Impact Factor 2.990 | CiteScore 3.5
More on impact ›


Front. Psychol., 13 October 2015 |

Auditory scene analysis and sonified visual images. Does consonance negatively impact on object formation when using complex sonified stimuli?

David J. Brown1,2*, Andrew J. R. Simpson3 and Michael J. Proulx1*
  • 1Crossmodal Cognition Lab, Department of Psychology, University of Bath, Bath, UK
  • 2Biological and Experimental Psychology Group, School of Biological and Chemical Sciences, Queen Mary University of London, London, UK
  • 3Centre for Vision, Speech and Signal Processing, University of Surrey, Guildford, UK

A critical task for the brain is the sensory representation and identification of perceptual objects in the world. When the visual sense is impaired, hearing and touch must take primary roles and in recent times compensatory techniques have been developed that employ the tactile or auditory system as a substitute for the visual system. Visual-to-auditory sonifications provide a complex, feature-based auditory representation that must be decoded and integrated into an object-based representation by the listener. However, we don’t yet know what role the auditory system plays in the object integration stage and whether the principles of auditory scene analysis apply. Here we used coarse sonified images in a two-tone discrimination task to test whether auditory feature-based representations of visual objects would be confounded when their features conflicted with the principles of auditory consonance. We found that listeners (N = 36) performed worse in an object recognition task when the auditory feature-based representation was harmonically consonant. We also found that this conflict was not negated with the provision of congruent audio–visual information. The findings suggest that early auditory processes of harmonic grouping dominate the object formation process and that the complexity of the signal, and additional sensory information have limited effect on this.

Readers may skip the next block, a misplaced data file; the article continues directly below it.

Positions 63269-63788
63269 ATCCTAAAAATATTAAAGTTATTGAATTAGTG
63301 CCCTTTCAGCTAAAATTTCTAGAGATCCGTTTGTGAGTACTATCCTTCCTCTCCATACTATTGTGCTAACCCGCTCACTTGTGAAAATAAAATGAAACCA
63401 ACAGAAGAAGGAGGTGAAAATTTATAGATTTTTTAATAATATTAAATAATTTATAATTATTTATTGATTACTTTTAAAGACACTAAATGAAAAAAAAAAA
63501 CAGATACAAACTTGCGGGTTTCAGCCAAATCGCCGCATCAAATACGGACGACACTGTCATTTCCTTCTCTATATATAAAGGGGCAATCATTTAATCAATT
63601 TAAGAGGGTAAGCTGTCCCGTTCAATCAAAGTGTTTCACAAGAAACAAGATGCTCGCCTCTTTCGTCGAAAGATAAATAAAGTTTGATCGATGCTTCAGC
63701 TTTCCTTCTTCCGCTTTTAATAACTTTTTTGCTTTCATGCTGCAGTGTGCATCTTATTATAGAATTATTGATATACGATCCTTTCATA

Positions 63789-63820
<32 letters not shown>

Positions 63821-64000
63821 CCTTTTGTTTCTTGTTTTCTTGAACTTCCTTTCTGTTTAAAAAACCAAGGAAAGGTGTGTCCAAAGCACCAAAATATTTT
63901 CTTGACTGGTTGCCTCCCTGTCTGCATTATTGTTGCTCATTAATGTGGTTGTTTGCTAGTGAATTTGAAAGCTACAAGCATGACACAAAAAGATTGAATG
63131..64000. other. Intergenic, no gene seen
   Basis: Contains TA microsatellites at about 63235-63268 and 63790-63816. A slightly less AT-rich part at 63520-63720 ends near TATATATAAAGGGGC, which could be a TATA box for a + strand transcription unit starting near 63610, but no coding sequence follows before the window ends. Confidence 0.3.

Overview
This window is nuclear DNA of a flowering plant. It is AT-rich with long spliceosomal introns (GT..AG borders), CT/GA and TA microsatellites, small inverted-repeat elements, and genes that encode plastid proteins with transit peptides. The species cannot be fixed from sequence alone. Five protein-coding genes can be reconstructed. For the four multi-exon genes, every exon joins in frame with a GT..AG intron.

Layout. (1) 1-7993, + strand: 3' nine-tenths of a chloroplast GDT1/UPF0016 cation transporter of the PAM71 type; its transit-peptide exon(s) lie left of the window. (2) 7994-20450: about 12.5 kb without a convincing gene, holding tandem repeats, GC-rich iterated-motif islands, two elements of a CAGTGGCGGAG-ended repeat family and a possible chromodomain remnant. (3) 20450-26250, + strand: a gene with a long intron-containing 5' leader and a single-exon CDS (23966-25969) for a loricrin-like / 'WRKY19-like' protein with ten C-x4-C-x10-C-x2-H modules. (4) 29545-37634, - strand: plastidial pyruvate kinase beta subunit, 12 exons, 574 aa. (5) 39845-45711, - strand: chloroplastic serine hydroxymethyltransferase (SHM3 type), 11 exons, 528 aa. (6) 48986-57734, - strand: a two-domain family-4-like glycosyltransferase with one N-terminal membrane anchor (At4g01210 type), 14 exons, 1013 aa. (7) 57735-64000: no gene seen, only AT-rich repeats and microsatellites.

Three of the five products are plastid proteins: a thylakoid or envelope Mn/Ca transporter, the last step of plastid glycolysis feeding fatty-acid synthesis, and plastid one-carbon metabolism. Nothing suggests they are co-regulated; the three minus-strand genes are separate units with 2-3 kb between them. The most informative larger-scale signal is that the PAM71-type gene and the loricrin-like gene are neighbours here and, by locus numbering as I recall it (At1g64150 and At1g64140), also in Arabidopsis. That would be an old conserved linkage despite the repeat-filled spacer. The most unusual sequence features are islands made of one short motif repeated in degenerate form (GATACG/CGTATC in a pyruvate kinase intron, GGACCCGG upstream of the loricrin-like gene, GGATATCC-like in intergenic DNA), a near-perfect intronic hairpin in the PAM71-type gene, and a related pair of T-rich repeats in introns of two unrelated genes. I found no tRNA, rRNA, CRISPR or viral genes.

Our sensory systems provide a rich coherent representation of the world through the integration and discrimination of input from multiple sensory modalities (Spence, 2011). These low-level processes are modulated by high-order processing to selectively attend to task relevant stimuli. For example to attend to a speaker at a cocktail party we must select the low-level acoustic features that are relevant to the target, that is the person you are speaking with, from the environmental noise (Cherry, 1953). To accomplish this, feature-based sensory representations must be recombined into object-based representations in a rule based manner. In visual perception this is through scene analysis. Visual input is grouped into distinct objects based on Gestalt grouping rules such as feature proximity, similarity, continuity, closure, figure ground, and common fate (Driver and Baylis, 1989; Ben-Av et al., 1992). Similarly, there are rules that govern the arrangement of low-level stimuli into haptic and auditory objects. For the latter the process is called auditory scene analysis (ASA). Contrary to the spatial principles that guide visual categorization, grouping in ASA is at either a temporal or melodic level governed by proximity or similarity over time, pitch or loudness continuation, or at spectral levels including common fate, coherent changes in loudness, frequency, or harmony (Bregman, 1994).